July was a busy reading month for me. Many of you know I’ve been reading a series by two different authors. The Manny Rivera books by author Rich Curtin are easy, but satisfying reads. Rather than string out the reviews into several posts, I decided to group them together. This week, I’m featuring three books.
Deputy Sheriff Manny Rivera has undergone changes in his life. His mentor, Sheriff Bradshaw has retired and moved away from Moab. Manny has issues with his new boss, Denny Campbell to the point where Manny debates leaving Grand County.
When a body is discovered in a remote area near Moab, Manny is assigned the investigation. The victim is a young woman named Sunshine who lives in a small desert commune known as MoonShadow.
Manny’s investigation leads him to the owner of a nearby ranch who claimed Sunshine was trespassing on his property when in fact she was on BLM land. Raymond Stinson has grazing rights on the property, and he resents anyone being there, including a drilling company that is surveying the area for possible minerals.
When Stinson is found murdered by his cousin, who served time in prison, Manny wonders if the two murders were connected. But how and why?
Curtin, as usual, takes us through the scenic backcountry of Utah as he leaves a trail of clues leading to the killer. I was also happy to see Amy Rousseau, a character the author introduced in the third book, make an appearance. This fourth book in the Manny Rivera series is a fast and easy read, but no less entertaining than the others.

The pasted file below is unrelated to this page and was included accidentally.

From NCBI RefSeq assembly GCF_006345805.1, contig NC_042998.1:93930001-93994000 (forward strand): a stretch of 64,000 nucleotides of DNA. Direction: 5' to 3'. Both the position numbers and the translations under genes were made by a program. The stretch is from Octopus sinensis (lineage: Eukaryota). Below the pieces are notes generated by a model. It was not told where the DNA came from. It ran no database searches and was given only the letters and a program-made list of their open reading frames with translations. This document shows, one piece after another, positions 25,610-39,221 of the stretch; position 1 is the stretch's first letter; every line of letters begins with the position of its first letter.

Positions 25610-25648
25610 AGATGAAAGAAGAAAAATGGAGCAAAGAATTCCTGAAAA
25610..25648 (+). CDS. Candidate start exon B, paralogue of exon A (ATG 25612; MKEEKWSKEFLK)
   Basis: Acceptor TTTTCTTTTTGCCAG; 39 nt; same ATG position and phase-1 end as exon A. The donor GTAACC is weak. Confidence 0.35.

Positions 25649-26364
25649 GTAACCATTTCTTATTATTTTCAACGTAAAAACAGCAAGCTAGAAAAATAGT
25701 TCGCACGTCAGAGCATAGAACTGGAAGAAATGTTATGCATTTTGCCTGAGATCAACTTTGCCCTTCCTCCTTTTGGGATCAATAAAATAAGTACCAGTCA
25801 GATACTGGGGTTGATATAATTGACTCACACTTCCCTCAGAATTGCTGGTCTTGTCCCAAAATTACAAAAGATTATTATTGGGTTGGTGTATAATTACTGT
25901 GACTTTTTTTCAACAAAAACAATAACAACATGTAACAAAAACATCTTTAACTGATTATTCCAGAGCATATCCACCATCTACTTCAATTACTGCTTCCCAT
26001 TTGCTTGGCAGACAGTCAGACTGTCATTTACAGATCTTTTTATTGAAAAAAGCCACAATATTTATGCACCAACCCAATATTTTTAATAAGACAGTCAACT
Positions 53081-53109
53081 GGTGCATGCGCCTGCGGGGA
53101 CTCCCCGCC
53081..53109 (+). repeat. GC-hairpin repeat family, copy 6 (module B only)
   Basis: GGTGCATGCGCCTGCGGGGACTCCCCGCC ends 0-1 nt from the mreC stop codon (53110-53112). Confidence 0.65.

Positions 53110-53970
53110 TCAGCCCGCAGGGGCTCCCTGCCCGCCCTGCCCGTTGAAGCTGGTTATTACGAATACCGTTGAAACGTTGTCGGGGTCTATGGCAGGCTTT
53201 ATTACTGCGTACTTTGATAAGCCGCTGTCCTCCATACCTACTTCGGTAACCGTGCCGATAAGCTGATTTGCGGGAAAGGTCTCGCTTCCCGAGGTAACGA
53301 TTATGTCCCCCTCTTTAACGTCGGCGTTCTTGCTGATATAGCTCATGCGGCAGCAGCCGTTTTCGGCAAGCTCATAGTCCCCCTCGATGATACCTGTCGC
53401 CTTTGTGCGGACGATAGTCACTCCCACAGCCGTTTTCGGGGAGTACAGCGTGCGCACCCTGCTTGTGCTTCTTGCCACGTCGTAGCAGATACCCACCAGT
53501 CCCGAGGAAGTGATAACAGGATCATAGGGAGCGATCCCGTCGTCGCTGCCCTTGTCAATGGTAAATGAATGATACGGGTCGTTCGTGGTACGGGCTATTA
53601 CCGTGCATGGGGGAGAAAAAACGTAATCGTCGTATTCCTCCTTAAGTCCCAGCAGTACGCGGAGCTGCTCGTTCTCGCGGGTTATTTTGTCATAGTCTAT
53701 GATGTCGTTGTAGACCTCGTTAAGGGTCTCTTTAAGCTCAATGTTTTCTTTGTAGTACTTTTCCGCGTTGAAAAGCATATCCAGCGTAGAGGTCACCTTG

This fifth book in the Manny Rivera series is a bit different from the others as it involves corruption in the form of the wealthy chairman of an industrial conglomerate. Wallace Lamont sets out to destroy the re-election campaign of a Utah congressman, a staunch supporter of environmental issues.
Lamont hires a political operative named Oblansky to pit the environmentalists against the cattlemen who use public lands for cattle grazing. Manny is assigned the job of discovering who is responsible.
But cut fences and graffiti soon escalate to murder, and the FBI is called in. Manny’s boss orders him to stand down, but Manny isn’t about to let it go.
Curtin’s vivid descriptions of the Utah landscape are present, as is Manny’s persistence. While politics plays a role, I didn’t find the references overdone, and they didn’t dissuade me from reading the story.
Death Saint is the sixth book in the Manny Rivera series, and this time the author takes readers to one of my favorite places—Northern New Mexico.
When new clues emerge from a fifteen-year-old unsolved murder leading to the victim’s identity, Manny travels to a small New Mexico village to inform the family. What he discovers is two more “accidental” deaths occurred around the same time as well as the disappearance of one of the victim’s best friends.
With the help of Deputy Sheriff Gloria Valdez, Manny tries to solve the mystery. It’s not easy, as villagers have a general distrust of outsiders. Not only that, but another deputy sheriff also doesn’t appear to be trustworthy.
The author brings a lot of cultural traditions into this story. In his usual fashion, Curtain paints vivid descriptions of the New Mexico landscape. He also leaves open the possibility of a future relationship between Manny and Gloria.
Another enjoyable read in the series.
That wraps it up for now. Next week, I’ll feature three more Manny Rivera books.